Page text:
# suvat question

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#1
i have this question that keeps bugging me:
i know that suvat equations apply to questions with constant acceleration, but does this include when a = 0?
0
4 years ago
#2
(Original post by blankboi)
i have this question that keeps bugging me:
i know that suvat equations apply to questions with constant acceleration, but does this include when a = 0?
Yes, the suvat equations work for a = 0, since this is a constant value for a.

When a = 0:

v = u + at --> v = u, which makes sense if there is no acceleration. Same for v^2 = u^2 + 2as.

s = ut + 0.5*at^2 --> s = ut, which is the usual equation for zero acceleration (distance = speed x time).

s = t(u+v)/2 --> s = t(2u)/2 = ut, as above.
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#3
(Original post by ombtom)
Yes, the suvat equations work for a = 0, since this is a constant value for a. All of the equations should reduce to distance = speed x time.
thanks

but this makes me confused after doing this question:
A steel ball of mass 0.15kg, released from rest in a liquid, falls a distance of 0.2m in 5 seconds. Assuming the ball reaches terminal velocity within a fractio of a second, calculate:
i) its terminal speed

I originally used the suvat equations to get speed but i got 0. 08 (answer is 0.04) and im not sure why its wrong since a would be 0.

i know that i need to use the speed = distance / time equation, but this is for constant velocity and that means 0 acceleration.
0
4 years ago
#4
(Original post by blankboi)
thanks

but this makes me confused after doing this question:
A steel ball of mass 0.15kg, released from rest in a liquid, falls a distance of 0.2m in 5 seconds. Assuming the ball reaches terminal velocity within a fractio of a second, calculate:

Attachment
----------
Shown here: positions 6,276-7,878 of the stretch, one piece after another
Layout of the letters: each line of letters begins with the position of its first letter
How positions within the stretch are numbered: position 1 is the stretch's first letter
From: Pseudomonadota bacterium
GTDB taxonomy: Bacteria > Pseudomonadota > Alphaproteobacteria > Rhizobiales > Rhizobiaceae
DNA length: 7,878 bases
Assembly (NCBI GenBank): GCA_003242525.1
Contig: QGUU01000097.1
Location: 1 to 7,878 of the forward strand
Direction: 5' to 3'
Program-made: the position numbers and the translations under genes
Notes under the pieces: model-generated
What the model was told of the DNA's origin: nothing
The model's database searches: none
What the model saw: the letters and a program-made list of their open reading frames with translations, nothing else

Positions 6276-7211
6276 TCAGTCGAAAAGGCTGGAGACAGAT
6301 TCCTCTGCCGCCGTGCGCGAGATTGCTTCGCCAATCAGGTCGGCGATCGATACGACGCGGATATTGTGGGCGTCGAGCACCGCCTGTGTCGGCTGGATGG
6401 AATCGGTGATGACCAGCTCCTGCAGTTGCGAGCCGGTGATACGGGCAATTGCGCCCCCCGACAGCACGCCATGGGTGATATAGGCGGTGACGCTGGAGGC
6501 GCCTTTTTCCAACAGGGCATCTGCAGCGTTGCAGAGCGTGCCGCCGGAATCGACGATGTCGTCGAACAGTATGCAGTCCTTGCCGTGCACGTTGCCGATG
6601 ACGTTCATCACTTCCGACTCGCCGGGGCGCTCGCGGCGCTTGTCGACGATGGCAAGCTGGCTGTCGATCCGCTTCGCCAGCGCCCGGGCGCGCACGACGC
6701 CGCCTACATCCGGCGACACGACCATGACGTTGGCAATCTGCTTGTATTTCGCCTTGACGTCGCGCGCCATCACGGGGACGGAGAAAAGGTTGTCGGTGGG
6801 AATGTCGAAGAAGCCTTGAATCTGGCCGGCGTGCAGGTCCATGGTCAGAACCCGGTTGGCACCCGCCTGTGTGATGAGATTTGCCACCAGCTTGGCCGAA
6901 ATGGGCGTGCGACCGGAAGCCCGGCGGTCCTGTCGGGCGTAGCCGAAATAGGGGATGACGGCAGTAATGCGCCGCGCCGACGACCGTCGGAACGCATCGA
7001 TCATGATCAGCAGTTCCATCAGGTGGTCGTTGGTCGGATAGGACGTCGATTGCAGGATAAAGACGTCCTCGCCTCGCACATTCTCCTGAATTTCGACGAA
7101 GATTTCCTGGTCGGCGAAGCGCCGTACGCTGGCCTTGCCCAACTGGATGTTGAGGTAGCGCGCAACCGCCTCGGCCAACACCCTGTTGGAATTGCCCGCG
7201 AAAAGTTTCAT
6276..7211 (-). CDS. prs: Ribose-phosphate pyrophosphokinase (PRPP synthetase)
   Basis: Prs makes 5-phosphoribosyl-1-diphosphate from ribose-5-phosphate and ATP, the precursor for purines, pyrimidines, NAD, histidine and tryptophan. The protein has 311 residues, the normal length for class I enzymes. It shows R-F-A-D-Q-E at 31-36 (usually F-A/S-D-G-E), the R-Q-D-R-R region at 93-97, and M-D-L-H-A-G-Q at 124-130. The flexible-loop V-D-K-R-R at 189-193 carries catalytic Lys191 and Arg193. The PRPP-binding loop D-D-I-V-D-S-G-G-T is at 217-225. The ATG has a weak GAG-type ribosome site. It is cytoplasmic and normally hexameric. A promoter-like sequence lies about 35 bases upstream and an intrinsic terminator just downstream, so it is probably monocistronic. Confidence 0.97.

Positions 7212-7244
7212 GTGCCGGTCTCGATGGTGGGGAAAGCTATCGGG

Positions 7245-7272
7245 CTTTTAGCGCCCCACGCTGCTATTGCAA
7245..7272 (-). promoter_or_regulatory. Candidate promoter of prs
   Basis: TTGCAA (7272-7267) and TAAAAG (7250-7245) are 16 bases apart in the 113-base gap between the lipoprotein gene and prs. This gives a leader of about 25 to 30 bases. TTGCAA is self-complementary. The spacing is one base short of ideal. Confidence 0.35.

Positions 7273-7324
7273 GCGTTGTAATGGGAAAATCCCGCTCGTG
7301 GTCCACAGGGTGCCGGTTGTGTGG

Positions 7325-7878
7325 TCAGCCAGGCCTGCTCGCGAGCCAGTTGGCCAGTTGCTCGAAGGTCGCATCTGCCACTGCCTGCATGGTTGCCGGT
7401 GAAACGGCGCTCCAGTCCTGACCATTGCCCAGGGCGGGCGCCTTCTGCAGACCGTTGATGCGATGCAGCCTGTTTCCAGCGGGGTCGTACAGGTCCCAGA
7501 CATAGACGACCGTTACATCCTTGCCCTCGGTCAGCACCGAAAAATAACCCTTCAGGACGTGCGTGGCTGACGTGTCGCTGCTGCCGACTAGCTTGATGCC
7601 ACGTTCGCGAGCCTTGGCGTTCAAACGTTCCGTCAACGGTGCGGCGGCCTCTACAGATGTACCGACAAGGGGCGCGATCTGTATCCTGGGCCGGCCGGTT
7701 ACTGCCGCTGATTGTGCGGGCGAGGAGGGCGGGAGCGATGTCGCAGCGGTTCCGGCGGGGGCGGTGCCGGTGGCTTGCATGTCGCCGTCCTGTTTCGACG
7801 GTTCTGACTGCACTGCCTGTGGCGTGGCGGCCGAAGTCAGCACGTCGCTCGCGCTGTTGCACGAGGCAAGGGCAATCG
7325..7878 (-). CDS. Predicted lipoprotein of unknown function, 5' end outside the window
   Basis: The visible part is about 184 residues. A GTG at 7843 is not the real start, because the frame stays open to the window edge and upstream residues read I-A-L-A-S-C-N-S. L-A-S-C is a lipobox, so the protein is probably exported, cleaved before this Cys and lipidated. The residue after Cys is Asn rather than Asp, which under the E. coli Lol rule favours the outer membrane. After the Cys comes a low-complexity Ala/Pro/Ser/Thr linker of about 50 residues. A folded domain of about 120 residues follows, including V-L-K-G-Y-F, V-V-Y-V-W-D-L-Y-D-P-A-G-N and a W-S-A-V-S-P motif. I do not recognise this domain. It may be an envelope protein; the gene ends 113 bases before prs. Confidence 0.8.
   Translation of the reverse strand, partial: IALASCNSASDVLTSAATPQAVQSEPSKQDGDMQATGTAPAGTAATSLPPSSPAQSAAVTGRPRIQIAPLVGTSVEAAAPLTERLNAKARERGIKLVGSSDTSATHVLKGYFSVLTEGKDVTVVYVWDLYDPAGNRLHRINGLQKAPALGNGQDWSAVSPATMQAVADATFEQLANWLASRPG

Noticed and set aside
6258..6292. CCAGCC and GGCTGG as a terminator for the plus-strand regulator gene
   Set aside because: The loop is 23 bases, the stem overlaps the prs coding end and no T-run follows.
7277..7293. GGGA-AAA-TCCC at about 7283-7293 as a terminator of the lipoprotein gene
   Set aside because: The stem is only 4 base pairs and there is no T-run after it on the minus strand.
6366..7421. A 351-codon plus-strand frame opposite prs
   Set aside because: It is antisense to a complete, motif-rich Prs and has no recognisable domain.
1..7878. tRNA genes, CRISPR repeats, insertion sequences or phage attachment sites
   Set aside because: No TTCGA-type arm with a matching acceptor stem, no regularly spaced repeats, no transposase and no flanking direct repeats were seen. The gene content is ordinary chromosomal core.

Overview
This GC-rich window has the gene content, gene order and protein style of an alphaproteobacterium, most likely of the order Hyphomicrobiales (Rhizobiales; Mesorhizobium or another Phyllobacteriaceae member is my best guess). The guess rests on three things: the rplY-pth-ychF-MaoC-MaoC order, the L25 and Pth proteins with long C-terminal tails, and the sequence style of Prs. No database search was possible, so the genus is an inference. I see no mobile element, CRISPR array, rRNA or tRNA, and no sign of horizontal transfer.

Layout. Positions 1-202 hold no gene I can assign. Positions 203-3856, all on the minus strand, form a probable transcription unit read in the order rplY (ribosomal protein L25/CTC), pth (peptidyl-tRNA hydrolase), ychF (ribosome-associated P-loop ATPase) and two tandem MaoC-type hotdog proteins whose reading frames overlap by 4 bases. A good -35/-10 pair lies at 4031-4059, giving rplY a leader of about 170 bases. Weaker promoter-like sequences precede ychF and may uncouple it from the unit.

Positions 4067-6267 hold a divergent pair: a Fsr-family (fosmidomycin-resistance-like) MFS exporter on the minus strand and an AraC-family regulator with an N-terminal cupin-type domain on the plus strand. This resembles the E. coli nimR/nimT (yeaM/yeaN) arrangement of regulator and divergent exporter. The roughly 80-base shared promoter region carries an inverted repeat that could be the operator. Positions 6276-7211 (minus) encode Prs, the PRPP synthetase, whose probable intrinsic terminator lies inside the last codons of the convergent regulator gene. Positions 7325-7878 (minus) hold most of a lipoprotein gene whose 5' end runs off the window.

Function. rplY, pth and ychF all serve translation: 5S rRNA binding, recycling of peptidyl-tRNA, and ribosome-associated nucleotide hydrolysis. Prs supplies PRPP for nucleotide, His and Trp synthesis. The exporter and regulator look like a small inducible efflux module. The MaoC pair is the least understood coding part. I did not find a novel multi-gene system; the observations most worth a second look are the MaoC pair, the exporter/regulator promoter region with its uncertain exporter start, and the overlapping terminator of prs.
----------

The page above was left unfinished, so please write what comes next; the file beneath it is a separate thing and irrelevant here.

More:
i) its terminal speed

I originally used the suvat equations to get speed but i got 0. 08 (answer is 0.04) and im not sure why its wrong since a would be 0.

i know that i need to use the speed = distance / time equation, but this is for constant velocity and that means 0 acceleration.
speed = distance/time = 0.2/5 = 0.04 m/s. What were you trying to do? 0
#5
(Original post by ombtom)
speed = distance / time = 0.2/5 = 0.04 m/s. What were you trying to do? I first did s = (u+v)t/2
and so rearranged to (2s/t) = v and this equals to 0.08 which is wrong

when using the speed = distance / time equation, does that mean a = 0?
if it does, then i don't understand why it doesn't work for suvat
0
4 years ago
#6
(Original post by blankboi)
I first did s = (u+v)t/2
and so rearranged to (2s/t) = v and this equals to 0.08 which is wrong

when using the speed = distance / time equation, does that mean a = 0?
if it does, then i don't understand why it doesn't work for suvat
Speed = distance/time only applies when a = 0.

Suvat equations only apply when a = constant (0 is a constant).

Variable acceleration requires differentiation/integration.

s = (u+v)t/2.

As a = 0, u = v, so s = 2ut/2 = ut.

Your mistake was ignoring u; u = v, so u + v = 2u, or 2v.
0
#7
(Original post by ombtom)
Speed = distance/time only applies when a = 0.

Suvat equations only apply when a = constant (0 is a constant).

Variable acceleration requires differentiation/integration.

s = (u+v)t/2.

As a = 0, u = v, so s = 2ut/2 = ut.

Your mistake was ignoring u; u = v, so u + v = 2u, or 2v.
hm i get what your'e saying but it says it was released from rest so u = 0?
0
4 years ago
#8
(Original post by blankboi)
hm i get what your'e saying but it says it was released from rest so u = 0?
It says it accelerates to terminal velocity in a negligible amount of time. After it has reached terminal velocity, a = 0. As it had to accelerate for a short period of time, the answer is an approximation.

We're applying v = d/t from the time when it reaches its maximum velocity.

You're right that the speed starts as 0, but it accelerates quickly; so quickly, that we can consider u to be a positive value.
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